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Red blood cells in the Rouleau formation, SEM

Red blood cells in the Rouleau formation, SEM

C031/9855

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Credit

DENNIS KUNKEL MICROSCOPY / SCIENCE PHOTO LIBRARY DENNIS KUNKEL MICROSCOPY / SCIENCE PHOTO LIBRARY

Caption

Red blood cells in the Rouleau formation, coloured scanning electron micrograph (SEM). Red blood cells are often stacked together because of their shape and the way they pass through tiny capillaries. They are the most abundant type of cell in human blood, accounting for 40% of the blood volume. Each cubic millimetre of blood contains around five million of these tiny, flexible disc-shaped cells. The red colour comes from the iron-containing protein haemoglobin, which picks up oxygen in the lungs and distributes it around the body. Because the cells have no nucleus and are subjected to constant physical action, they last only four months before being destroyed and broken down. Magnification: x2,000 when shortest axis printed at 25 millimetres.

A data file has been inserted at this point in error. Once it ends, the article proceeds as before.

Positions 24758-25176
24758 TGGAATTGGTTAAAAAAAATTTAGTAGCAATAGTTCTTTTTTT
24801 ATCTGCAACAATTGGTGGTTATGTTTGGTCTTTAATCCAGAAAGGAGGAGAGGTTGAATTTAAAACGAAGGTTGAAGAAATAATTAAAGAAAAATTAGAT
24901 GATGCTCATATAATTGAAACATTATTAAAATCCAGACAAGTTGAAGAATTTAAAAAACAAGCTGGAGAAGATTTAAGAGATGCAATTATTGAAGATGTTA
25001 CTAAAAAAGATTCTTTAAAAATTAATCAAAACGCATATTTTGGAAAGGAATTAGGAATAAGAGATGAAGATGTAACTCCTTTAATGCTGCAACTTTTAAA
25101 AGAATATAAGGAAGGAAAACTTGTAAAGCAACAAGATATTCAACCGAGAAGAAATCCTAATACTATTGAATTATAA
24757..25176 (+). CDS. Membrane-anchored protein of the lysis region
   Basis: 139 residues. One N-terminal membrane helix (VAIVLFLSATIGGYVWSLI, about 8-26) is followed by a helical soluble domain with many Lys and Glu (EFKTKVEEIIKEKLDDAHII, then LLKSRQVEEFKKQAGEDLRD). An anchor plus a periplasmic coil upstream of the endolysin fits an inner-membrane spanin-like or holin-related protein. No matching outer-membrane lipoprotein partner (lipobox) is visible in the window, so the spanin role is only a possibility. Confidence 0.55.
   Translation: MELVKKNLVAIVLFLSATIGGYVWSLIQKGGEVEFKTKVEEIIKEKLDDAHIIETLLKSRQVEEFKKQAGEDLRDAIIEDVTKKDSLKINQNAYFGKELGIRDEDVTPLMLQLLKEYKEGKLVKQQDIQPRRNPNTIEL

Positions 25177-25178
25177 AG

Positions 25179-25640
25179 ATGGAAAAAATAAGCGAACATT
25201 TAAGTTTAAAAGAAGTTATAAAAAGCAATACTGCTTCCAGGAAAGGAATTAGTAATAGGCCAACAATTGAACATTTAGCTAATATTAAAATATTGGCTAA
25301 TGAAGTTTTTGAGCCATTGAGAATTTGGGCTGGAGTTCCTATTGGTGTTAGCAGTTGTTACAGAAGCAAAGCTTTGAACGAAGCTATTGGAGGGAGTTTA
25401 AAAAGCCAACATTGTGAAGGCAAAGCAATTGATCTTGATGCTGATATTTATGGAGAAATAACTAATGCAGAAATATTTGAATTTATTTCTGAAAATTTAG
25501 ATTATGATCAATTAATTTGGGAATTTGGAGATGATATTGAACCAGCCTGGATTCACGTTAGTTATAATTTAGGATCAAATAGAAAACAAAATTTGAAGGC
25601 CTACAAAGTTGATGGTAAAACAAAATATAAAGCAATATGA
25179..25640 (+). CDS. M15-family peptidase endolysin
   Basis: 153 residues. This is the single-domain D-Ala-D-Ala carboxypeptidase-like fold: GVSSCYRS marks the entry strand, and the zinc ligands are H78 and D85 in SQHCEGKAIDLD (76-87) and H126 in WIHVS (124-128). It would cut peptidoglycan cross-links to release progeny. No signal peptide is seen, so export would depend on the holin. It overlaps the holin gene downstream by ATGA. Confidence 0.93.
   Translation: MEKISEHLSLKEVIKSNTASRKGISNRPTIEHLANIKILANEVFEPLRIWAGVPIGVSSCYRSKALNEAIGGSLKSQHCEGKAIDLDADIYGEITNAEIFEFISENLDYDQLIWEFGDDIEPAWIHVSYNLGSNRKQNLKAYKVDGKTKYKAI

Release details

Model release not required. Property release not required.

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